The culprit in Greece

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The culprit in Greece

Bad choices in history and bad examples among other countries should offer good lessons.

Korea was under the so-called “Japanization” spook throughout last year. Both inflation and growth were low, and snowballing public debt cast a gloom over the economy. Leaders, including the president and deputy prime minister for the economy, joined the frightening mantra that we were heading for decades of stagnation. Despite all the alarms, no substantial actions were taken. Instead, we could not hide our envy as we watched Japan come out the other side of the depression tunnel.

Another specter is taking shape. This year, we may hear a lot about “Hellenization” - or the prospect of becoming another Greece. With much anticipated and needed reform in the public employees’ pension program stumbling, the possibility may not be entirely overblown. We were utterly disappointed at the outcome after all the cries and promises of reform from the president.

What has led to the economic mess in Greece? Some point to the deficit-ridden 2004 Athens Olympics and others to a slack and rash monetary union or rampant corruption. A myriad of dysfunctions and problems led to its crisis. Some also cite excessive social welfare as one reason, but that is not entirely correct. It is more of a plethora of preferential welfare. At the heart of the Greek problems lie government employees.

Greece’s spending on social welfare was 20.6 percent of its gross domestic product in 2007, before the global economy was swept up in a financial crisis that took a heavier toll on countries with high public debt. Greece’s share of welfare spending was higher than ours (10.4 percent), but sharply lower than France (34.9 percent), Britain (25.9 percent) and the average of 27 eurozone countries (26.9 percent). Its spending pales when compared to northern European countries that set aside a third of their budgets for social welfare. So it is wrong to blame Greek troubles on excessive social welfare. There is a deeper cause.

Government employees are the culprit. The Greek legislative body is comprised of multiple parties. Political power is divided among two major ones and three smaller ones. The political landscape changes after every election. Due to longstanding apathy and distrust of politics, voter turnout hovers below 50 percent. Whoever has the most loyal and organized voting base becomes the winner under such a weak structure. And who better fits that category than government employees? It is why Greek politicians mostly campaign to win the votes of government employees.

Greek government employees enjoy the best perks and working conditions in the world. They report to work at 8.30 a.m. and go home at 2:30 in the afternoon. Because people rarely come to work on time, those who do are entitled to additional pay. Monthly salaries to 850,000 government employees take up over 50 percent of the country’s GDP.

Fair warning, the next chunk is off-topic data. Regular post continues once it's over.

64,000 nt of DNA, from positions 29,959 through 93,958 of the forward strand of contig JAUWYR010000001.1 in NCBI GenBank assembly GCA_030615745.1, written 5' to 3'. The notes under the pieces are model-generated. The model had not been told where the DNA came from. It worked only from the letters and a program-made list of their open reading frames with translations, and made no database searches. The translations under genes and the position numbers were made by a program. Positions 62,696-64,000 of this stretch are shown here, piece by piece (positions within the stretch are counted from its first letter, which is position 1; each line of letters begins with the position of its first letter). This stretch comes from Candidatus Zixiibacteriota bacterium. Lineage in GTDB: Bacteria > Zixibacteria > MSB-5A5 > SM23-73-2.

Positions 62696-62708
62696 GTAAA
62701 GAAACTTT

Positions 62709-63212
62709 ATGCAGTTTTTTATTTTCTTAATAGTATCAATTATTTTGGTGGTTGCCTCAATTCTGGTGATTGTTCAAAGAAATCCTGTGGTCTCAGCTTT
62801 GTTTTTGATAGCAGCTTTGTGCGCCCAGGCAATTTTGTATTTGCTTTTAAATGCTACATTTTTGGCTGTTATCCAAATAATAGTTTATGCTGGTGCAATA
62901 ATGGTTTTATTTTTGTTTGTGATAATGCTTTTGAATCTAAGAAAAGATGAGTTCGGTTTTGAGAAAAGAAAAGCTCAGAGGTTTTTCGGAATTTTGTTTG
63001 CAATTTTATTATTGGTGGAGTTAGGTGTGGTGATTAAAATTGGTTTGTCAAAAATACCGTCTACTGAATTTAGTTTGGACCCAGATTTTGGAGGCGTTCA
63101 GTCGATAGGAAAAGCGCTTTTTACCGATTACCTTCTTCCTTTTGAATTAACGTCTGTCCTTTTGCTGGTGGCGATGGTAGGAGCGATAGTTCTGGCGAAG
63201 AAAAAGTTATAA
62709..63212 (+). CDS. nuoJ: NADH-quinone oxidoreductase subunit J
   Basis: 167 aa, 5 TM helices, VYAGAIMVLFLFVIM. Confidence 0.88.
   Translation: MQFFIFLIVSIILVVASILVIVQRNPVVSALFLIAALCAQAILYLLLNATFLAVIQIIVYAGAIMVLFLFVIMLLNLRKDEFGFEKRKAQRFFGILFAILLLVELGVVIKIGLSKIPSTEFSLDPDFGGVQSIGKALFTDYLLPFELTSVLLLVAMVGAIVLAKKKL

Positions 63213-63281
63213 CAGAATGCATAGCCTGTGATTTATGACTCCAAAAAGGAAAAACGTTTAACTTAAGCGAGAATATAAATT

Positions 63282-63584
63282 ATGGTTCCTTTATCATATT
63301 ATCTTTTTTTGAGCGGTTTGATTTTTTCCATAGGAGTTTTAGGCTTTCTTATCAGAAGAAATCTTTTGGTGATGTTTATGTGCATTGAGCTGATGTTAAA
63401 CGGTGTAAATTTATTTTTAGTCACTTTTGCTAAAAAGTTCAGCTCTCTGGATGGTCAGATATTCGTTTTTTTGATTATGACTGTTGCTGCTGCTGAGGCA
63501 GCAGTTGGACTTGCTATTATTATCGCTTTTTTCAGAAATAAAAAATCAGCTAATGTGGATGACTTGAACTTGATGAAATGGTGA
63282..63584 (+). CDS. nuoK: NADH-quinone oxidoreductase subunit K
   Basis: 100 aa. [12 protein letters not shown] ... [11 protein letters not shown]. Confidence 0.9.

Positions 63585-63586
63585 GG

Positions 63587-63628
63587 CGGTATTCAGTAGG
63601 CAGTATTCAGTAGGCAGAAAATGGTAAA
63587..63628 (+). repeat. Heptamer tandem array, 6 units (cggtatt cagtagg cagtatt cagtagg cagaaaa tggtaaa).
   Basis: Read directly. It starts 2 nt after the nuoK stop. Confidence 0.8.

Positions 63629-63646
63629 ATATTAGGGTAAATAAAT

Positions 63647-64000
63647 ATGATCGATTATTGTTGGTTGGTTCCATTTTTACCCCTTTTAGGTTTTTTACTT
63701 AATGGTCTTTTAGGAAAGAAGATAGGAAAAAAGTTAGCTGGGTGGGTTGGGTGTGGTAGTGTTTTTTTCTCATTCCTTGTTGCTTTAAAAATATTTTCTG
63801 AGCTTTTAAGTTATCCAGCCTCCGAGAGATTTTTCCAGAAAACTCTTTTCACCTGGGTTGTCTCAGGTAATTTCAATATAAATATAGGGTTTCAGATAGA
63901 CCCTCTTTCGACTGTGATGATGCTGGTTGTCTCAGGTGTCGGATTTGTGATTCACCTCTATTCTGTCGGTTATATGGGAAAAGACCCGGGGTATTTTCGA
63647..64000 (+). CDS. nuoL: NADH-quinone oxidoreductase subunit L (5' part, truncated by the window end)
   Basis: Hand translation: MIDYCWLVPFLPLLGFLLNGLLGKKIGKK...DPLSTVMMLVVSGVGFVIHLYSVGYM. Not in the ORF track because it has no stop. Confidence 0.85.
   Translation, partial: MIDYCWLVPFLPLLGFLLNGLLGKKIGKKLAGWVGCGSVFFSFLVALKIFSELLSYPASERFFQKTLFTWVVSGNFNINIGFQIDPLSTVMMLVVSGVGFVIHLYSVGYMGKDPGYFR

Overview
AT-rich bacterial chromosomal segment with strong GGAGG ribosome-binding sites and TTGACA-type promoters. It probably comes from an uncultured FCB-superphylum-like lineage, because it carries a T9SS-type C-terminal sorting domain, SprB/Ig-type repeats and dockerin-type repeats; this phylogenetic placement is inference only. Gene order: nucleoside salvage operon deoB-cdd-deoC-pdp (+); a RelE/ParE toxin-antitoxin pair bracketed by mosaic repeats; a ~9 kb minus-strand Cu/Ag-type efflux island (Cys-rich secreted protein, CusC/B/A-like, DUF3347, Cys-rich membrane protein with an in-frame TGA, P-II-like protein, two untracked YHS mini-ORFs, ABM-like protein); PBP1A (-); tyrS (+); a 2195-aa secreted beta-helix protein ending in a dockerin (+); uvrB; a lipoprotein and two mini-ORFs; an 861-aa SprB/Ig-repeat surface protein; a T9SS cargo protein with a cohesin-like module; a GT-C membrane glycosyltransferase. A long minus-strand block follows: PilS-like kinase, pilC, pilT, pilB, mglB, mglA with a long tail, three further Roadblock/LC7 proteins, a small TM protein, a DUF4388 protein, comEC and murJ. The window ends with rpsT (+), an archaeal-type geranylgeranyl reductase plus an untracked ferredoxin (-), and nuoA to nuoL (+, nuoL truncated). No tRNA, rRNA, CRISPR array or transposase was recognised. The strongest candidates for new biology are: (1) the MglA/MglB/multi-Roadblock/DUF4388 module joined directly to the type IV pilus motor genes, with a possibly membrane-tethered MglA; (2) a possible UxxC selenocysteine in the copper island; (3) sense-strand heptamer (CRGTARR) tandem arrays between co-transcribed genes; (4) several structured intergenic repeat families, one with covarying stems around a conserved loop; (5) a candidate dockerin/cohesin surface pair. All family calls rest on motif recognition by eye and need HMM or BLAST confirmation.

One in 10 working people is on the state payroll - five times the number in Britain. They get the equivalent of 14 months pay a year and enjoy a paid break for at least a month. At 58, they retire and receive pensions amounting to 98 percent of what they earned when working.

Greece joined the ranks of welfare states because of its generous pension system for government employees. But the benefits are strictly limited to government employees. The European Union and International Monetary Fund demanded a scaling back of the number of government employees and pension system as a condition for bailout funds.

If the compensation for government employees is not corrected, no bailout can save Greece. The opposition to reform plans largely comes from government employees. The country is in disarray because government employees and general masses are forever blaming each other for the fiscal mess.

Are we any different? There are 1.1 million government employees, about 6 percent of the working population. Some may argue that the number is an affordable size. They do not enjoy benefits comparable to those of their Greek counterparts. But history repeats itself because lessons are not learned. If there is enough money in the coffers, extra spending might be permissible.

But the problem is that Korea cannot afford such extravagance. If the universal welfare programs that sprawled during the last elections are sustained, Korea will exceed Greece’s welfare spending in two decades. If the government employees’ pension scheme is kept as it is under the feigned redesign outline, it would demand 1,654 trillion won ($1,518 billion) from tax funds to make up for the losses over the next 70 years. Korean taxpayers could go poor trying to support retired government employees. Going down the Greek path will lead to a doom of our own.

JoongAng Ilbo, May 7, Page 34

*The author is an editorial writer of the JoongAng Ilbo.

by Yi Jung-jae

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